In honor of Sexual Assault Awareness Month, Sigma Pi fraternity hosted a forum entitled, “Sexual Assault: It’s on our campus … What are you doing about it?” Last Thursday night, this program concluded Greek Sexual Assault Awareness Week.
Although not well-attended, the forum had a relaxed atmosphere in which everyone was encouraged to participate and discuss issues of sexual assault affecting both males and females.
To open discussion, Gabe Alonso, event organizer, asked, “What is a woman’s role in breaking down the barriers involving sexual assault?”
Panelist Elizabeth Spohr, Wolfe Hall residence director and adjunct faculty member of the women’s and gender studies department, answered that young feminists have allowed men to take part in the feminist movement.
She said if changes are made in the everyday lives of both males and females, then the community will undoubtedly benefit from it.
Other topics covered included how men can work to change the stereotype of being perpetrators and what approaches can be taken to raise awareness of sexual assault both on and off college campuses.
On-campus security was another question audience members raised. Panelist Det. Sgt. James Lopez of Campus Police said the College’s campus is safer than most other campuses because awareness of sexual assault is now in the open and victims are encouraged to come forward.
Other speakers on the panel in Forcina Hall were Jackie Deitch-Stackhouse, director of the Office of Anti-Violence Initiatives, who served as the moderator; Sean Collier, junior finance major and White Ribbon Campaign member; Edie Camel, director of public education and research at the New Jersey Coalition Against Sexual Assault; James Lopez, member of the sexual assault taskforce and Womanspace.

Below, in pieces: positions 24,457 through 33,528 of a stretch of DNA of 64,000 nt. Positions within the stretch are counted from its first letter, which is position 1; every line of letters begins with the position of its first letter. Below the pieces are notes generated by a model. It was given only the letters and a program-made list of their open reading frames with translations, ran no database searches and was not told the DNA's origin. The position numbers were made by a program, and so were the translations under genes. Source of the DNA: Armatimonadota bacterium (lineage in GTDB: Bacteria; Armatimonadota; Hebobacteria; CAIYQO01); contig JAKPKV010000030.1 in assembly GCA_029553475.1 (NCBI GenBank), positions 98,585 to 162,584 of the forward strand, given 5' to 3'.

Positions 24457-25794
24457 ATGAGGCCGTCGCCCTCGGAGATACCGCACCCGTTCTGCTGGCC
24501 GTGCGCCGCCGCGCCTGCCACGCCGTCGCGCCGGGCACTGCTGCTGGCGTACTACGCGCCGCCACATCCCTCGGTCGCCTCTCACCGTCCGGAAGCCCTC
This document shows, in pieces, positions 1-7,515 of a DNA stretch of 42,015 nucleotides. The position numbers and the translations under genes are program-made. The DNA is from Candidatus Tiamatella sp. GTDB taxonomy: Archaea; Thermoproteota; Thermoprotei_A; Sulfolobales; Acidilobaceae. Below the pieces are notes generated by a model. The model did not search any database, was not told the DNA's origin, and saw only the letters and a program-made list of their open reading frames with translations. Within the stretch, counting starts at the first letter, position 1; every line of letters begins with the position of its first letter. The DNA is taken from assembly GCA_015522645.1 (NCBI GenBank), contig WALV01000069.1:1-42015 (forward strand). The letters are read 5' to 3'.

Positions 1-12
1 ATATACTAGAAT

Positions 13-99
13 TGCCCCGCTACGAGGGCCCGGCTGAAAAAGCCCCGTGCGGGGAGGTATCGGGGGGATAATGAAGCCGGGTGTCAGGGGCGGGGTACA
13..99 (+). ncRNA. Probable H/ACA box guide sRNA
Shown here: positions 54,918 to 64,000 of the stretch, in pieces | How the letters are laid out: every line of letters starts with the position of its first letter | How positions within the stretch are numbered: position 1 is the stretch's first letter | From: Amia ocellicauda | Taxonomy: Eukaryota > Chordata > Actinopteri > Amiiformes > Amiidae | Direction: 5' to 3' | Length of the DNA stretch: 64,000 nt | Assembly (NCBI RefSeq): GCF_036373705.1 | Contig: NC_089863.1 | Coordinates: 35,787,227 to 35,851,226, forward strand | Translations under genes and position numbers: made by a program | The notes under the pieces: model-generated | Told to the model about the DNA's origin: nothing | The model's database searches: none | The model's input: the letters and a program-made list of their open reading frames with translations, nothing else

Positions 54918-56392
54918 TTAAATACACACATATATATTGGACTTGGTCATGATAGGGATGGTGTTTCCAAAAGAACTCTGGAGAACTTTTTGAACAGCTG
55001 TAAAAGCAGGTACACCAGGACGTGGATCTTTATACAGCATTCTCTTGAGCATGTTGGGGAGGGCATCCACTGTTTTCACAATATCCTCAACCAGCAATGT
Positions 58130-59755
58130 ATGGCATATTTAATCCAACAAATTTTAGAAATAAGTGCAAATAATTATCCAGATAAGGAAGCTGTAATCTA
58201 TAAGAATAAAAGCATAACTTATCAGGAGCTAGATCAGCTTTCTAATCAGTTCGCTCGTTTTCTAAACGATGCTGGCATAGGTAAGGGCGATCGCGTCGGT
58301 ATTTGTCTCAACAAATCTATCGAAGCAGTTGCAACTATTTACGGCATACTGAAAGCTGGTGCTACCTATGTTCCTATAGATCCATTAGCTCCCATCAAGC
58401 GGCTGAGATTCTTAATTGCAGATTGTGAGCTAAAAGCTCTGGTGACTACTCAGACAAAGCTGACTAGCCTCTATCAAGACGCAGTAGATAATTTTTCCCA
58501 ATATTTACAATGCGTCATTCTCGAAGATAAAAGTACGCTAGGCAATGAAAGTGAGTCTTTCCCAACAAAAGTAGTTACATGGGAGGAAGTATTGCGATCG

Participating in the discussion from the audience, Michael Jaeger, sophomore general business major, said that the forum “educated everyone of how there is a grey area to sexual assault and how it would be beneficial for both men and women to learn about this gray area so they can report these crimes to the appropriate authorities.”
Alonso said he believes change starts on a personal level. “As long as men and women have the courage to step out of the roles they’ve been placed into by our culture, we will begin to break down so many barriers that afflict us as humans, not genders.”
Alonso said he considered Greek Sexual Assault Awareness Week a huge success and hopes others were able to benefit from it.
Some of the other sexual awareness events that were part of the week included a flag football tournament and Rutgers University’s SCREAM (Students Challenging Reality and Educating Against Myths) Theatre.
According to the SCREAM Theater Web site, SCREAM Theater is a peer educational, interactive theater program that educates groups and initiates dialogue about issues of interpersonal violence including sexual assault, dating violence, same-sex violence, stalking, bullying and peer harassment.
Created and acted by undergraduate students from Rutgers, the skits are developed for specific audiences including high school students, college students, community groups, social service agencies and law enforcement. SCREAM Theater performs nationwide.
When asked why he decided to organize the week of events, Alonso said his experiences as a Community Adviser in Travers Hall gave him the inspiration.
“I saw the aftermath of the types of environment Greeks inherently foster (at parties),” he said. “I wanted to do something to change those stigmas and break down the barriers. We are leaders and should be viewed only as such.”